Although the U.S. Food and Drug Administration (FDA) recently awarded convalescent plasma emergency use authorization (EUA), investigators at the University of New Mexico (UNM) recently stopped a clinical trial earlier in the month after discovering no benefit to COVID-19 patients with the use of convalescent plasma obtained from donors who survived the condition. Dr. Michelle Harkins, division chief of Pulmonary Critical Care and Sleep Medicine at UNM, recently shared concerns based on the FDA award and comments out of the White House describing convalescent plasma as a “Very powerful treatment.” The UNM findings should be at least understood for further research involving convalescent plasma.
Stopping the Study
By August 14, the University of New Mexico investigators identified possible serious shortcoming in the use of so-called “convalescent plasma,” reporting that none of 12 patients at University of New Mexico Hospital who received the treatment received any benefit whatsoever.
Dr. Harkins reported, “We stopped after we enrolled 13 patients after we got some strong data back showing that most of the convalescent plasma had little to no neutralizing antibodies in it and actually didn’t help them improve their antibody levels.” The team’s study was published in the Journal of Infectious Diseases and represents a unique collaboration between multiple departments within UNM.
No Positive Results
The study showed no evidence that convalescent plasma had triggered any strong immune response in the hospitalized patients. Moreover, after the investigators and staff tested the plasma from multiple donors they found a wide difference in the concentrations of the neutralizing antibodies.
The team also measured levels of Immunoglobulin M (IgM) antibodies, that is, the first to be produced in the body when the immune system detects an infection, as well as Immunoglobulin G (IgG) antibodies, which trigger a longer-lasting immune response. They found that the presence of IgG doesn’t translate to high levels of neutralizing antibodies.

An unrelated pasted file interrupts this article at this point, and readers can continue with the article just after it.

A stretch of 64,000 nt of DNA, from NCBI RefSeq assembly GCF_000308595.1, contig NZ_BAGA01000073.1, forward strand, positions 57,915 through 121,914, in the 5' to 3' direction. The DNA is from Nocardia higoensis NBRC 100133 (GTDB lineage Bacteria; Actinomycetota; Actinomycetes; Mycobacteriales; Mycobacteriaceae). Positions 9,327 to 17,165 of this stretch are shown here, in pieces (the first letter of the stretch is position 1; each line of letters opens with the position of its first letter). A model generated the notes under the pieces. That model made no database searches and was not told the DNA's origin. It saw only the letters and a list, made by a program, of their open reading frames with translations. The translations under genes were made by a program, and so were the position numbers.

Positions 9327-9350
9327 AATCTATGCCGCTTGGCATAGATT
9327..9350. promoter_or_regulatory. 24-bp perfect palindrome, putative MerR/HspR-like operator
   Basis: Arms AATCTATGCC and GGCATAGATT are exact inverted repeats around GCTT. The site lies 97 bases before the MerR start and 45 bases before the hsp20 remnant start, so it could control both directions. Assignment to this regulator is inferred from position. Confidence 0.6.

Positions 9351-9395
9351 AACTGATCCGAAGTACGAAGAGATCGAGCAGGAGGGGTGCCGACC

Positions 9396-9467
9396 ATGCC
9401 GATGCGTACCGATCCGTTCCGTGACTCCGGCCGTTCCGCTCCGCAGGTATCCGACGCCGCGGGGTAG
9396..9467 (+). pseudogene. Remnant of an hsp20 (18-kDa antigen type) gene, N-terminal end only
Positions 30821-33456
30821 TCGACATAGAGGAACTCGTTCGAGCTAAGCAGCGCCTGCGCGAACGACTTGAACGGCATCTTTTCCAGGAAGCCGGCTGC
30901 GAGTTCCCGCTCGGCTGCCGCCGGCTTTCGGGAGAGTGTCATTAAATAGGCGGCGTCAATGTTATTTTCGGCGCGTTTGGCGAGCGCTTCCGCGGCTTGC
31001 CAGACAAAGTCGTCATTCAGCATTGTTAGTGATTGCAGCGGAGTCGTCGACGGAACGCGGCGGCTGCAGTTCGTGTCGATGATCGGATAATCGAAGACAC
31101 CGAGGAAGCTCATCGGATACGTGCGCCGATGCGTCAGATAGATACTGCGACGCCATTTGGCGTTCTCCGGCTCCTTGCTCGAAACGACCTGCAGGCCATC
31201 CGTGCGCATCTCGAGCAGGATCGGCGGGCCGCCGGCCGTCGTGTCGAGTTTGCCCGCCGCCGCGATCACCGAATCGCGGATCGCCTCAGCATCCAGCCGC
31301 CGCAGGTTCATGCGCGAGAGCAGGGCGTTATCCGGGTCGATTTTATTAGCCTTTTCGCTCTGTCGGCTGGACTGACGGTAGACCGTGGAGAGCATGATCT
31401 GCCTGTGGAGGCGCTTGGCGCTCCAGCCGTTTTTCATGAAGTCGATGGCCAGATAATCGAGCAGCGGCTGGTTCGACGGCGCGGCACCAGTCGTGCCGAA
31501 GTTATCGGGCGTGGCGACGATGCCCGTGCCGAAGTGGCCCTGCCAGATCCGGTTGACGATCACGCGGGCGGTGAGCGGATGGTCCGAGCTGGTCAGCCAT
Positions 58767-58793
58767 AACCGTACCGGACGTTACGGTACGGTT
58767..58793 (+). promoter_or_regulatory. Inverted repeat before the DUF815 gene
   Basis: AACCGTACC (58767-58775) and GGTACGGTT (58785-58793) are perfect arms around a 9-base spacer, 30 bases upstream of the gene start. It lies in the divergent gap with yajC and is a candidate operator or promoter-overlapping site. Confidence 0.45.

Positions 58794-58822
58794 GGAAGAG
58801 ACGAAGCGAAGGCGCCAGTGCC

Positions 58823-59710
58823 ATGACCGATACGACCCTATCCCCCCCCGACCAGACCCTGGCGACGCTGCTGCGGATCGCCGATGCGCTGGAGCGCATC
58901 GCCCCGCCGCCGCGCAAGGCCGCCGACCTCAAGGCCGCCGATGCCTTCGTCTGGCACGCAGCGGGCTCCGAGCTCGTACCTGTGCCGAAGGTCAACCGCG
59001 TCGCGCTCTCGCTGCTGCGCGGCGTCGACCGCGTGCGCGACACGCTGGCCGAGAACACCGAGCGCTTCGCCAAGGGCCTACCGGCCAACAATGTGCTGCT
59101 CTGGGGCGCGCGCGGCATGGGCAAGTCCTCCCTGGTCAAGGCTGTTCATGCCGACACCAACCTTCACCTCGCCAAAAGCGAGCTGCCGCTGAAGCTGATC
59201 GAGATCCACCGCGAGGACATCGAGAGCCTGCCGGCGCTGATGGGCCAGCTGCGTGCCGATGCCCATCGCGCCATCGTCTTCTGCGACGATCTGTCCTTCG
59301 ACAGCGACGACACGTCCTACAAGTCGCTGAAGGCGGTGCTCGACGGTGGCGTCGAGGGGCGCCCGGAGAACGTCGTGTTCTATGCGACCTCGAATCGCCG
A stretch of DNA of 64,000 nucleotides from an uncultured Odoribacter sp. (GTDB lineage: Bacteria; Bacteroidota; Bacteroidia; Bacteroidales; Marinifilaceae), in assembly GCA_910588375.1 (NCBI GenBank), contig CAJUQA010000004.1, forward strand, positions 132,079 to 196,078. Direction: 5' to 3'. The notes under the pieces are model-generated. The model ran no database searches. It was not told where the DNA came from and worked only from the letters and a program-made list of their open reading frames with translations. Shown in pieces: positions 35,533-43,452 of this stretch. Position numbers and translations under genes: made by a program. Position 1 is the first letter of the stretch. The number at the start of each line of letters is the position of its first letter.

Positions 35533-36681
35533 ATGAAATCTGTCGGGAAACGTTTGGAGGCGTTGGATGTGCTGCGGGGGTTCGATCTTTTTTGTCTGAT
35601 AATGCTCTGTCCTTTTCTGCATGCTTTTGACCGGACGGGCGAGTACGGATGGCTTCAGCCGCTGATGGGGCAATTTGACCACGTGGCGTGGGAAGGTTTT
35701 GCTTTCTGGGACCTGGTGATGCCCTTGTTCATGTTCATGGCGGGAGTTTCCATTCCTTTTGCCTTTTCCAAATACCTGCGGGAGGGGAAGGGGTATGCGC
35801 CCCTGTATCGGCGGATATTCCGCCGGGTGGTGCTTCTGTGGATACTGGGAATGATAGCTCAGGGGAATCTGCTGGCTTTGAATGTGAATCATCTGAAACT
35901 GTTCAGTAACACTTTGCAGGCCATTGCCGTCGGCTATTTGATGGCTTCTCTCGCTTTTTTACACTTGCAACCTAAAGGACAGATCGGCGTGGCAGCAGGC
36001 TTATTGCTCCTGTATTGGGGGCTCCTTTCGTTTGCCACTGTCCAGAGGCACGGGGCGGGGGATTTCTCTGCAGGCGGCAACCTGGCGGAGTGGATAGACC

Concentrations of Neutralizing Antibodies Vary
The UNM team suspects, based on their observations, that the concentrations of neutralizing antibodies in convalescent plasma may very well vary depending on the severity of the donor’s illness and how much time actually elapsed prior to the donation. This study out of UNM underscores the need to test concentrations of neutralizing antibodies prior to administering convalescent plasma to patients.
Moreover, although each patient received a standardized 200 milliliters of plasma, the difference in patient weight, age and size suggests that the amount of plasma administered must be matched to each patient’s body size.
Dr. Michelle Harkins, division chief of Pulmonary Critical Care and Sleep Medicine at UNM
Call to Action: Although this UNM study only involved 12 patients, its findings nonetheless should be considered in any convalescent research moving forward. If anything else, more research into the varying concentrations of antibodies in convalescent plasma must be better understood. Researchers will need to better pre-screen convalescent plasma donations to identify those samples with higher antibody levels.